Advertisement
Music

Billie Eilish urges fans to ‘seize the awkward’ in mental health PSA

la-1558624657-le3atvifxm-snap-image
Singer Billie Eilish, 17, stars in a public service announcement about mental health.
(Ad Council)

Talking to friends about their mental health might feel awkward, but it shouldn’t be, according to fast-rising pop star Billie Eilish.

The 17-year-old singer opened up about her mental health journey and encouraged others to do the same in a new public service announcement for the Ad Council. Her partnership with the Seize the Awkward campaign aims to empower young adults to get involved if they suspect a friend might be dealing with mental health issues — even if it feels uncomfortable at first.

“I think when people hear, ‘Remember to take care of your mental health,’ they think that everyone else is, and that is not at all accurate,” the “Ocean Eyes” singer said in the clip, which was posted Wednesday. “You know, for me I’m trying to learn still to make sure that I stay OK.”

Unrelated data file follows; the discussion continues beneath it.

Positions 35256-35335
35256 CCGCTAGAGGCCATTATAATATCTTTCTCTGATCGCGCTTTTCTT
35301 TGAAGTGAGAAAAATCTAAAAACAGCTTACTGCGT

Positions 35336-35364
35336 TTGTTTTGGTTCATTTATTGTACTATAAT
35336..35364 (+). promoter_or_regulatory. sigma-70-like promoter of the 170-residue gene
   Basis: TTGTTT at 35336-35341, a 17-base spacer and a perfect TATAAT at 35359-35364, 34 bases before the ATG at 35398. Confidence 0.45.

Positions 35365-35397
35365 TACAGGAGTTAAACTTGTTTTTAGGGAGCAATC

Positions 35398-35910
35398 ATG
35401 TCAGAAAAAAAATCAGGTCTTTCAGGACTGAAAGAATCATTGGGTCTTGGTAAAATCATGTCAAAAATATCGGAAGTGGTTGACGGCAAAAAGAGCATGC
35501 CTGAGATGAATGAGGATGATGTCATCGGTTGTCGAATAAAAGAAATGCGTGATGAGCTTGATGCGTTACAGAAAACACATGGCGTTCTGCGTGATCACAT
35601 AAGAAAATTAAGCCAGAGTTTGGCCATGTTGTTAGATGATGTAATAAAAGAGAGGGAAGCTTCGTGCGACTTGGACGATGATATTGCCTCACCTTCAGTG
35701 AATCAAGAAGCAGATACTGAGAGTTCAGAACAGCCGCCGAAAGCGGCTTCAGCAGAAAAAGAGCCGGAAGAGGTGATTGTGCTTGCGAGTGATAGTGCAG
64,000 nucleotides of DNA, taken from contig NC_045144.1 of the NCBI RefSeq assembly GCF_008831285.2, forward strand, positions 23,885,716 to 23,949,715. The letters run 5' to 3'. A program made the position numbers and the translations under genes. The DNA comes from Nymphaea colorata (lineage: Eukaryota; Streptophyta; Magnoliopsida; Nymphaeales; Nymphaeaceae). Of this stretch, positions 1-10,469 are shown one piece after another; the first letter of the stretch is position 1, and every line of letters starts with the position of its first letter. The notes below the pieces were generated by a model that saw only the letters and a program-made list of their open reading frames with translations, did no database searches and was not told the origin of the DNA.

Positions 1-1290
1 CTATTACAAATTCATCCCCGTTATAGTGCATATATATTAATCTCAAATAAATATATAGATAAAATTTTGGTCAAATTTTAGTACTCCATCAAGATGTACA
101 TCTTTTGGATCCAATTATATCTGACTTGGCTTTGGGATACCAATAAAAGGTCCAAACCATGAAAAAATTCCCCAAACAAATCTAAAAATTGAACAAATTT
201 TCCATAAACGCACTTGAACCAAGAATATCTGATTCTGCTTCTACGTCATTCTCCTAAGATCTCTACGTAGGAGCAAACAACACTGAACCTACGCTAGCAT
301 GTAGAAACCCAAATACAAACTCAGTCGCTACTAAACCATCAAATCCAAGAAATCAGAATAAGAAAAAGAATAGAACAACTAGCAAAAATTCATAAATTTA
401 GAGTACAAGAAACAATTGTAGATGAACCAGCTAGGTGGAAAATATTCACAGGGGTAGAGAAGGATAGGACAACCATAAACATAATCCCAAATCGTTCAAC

Advertisement

Eilish’s music addresses death and depression, and the young star has spoken candidly about her own bouts of depression and night terrors in interviews.

“It doesn’t make you weak to ask for help. It doesn’t. It doesn’t make you weak to ask for a friend to go to a therapist. It shouldn’t make you feel weak to ask anyone for help,” she said in the PSA.

Eilish encouraged her fans to start conversations by simply asking “How are you feeling?” and to keep their ears open, listen and give love and comfort to those in need.

According to the Seize the Awkward campaign, friends of those struggling with mental health issues “can be incredibly influential in helping them get the help that they need when they need it.”

Advertisement

The campaign, a partnership among the Ad Council, the Jed Foundation and the American Foundation for Suicide Prevention, notes that suicide is the second-leading cause of death among young adults and that 76% of young adults will turn to a peer for support in a time of crisis.

“This generation is ready to crack open the cultural conversation about mental health, but they’re missing the language or confidence to do it,” a statement from the organizations said.

Twitter: @NardineSaad


Newsletters
Get our daily Entertainment newsletter
Advertisement